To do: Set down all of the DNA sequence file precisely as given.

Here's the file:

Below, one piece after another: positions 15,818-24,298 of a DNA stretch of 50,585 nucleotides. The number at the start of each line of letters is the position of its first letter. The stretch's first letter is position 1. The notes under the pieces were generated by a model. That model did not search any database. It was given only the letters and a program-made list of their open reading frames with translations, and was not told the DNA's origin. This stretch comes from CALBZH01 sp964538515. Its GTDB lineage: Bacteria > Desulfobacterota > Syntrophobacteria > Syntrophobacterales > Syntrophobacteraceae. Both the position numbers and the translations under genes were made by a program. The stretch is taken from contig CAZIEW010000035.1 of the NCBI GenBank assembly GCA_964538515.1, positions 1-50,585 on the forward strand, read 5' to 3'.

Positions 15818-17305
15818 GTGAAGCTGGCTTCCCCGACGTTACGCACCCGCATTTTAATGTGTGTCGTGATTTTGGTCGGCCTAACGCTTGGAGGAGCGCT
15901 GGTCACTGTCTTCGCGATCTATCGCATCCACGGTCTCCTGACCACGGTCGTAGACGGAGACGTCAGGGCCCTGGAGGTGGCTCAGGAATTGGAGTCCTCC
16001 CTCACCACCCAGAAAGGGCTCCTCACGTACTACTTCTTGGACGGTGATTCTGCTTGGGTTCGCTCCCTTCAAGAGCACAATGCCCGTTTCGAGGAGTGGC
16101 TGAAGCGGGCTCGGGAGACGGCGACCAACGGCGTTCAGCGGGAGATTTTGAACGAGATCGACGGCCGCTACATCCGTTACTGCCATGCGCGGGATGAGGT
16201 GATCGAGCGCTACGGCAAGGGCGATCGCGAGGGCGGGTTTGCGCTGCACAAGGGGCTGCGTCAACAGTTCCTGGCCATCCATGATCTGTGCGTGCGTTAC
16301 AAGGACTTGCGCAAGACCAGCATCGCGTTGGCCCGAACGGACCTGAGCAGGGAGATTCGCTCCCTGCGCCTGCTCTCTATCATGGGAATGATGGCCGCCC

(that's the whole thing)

Below, one piece after another: positions 15,818-24,298 of a DNA stretch of 50,585 nucleotides. The number at the start of each line of letters is the position of its first letter. The stretch's first letter is position 1. The notes under the pieces were generated by a model. That model did not search any database. It was given only the letters and a program-made list of their open reading frames with translations, and was not told the DNA's origin. This stretch comes from CALBZH01 sp964538515. Its GTDB lineage: Bacteria > Desulfobacterota > Syntrophobacteria > Syntrophobacterales > Syntrophobacteraceae. Both the position numbers and the translations under genes were made by a program. The stretch is taken from contig CAZIEW010000035.1 of the NCBI GenBank assembly GCA_964538515.1, positions 1-50,585 on the forward strand, read 5' to 3'.

Positions 15818-17305
15818 GTGAAGCTGGCTTCCCCGACGTTACGCACCCGCATTTTAATGTGTGTCGTGATTTTGGTCGGCCTAACGCTTGGAGGAGCGCT
15901 GGTCACTGTCTTCGCGATCTATCGCATCCACGGTCTCCTGACCACGGTCGTAGACGGAGACGTCAGGGCCCTGGAGGTGGCTCAGGAATTGGAGTCCTCC
16001 CTCACCACCCAGAAAGGGCTCCTCACGTACTACTTCTTGGACGGTGATTCTGCTTGGGTTCGCTCCCTTCAAGAGCACAATGCCCGTTTCGAGGAGTGGC
16101 TGAAGCGGGCTCGGGAGACGGCGACCAACGGCGTTCAGCGGGAGATTTTGAACGAGATCGACGGCCGCTACATCCGTTACTGCCATGCGCGGGATGAGGT
16201 GATCGAGCGCTACGGCAAGGGCGATCGCGAGGGCGGGTTTGCGCTGCACAAGGGGCTGCGTCAACAGTTCCTGGCCATCCATGATCTGTGCGTGCGTTAC
16301 AAGGACTTGCGCAAGACCAGCATCGCGTTGGCCCGAACGGACCTGAGCAGGGAGATTCGCTCCCTGCGCCTGCTCTCTATCATGGGAATGATGGCCGCCC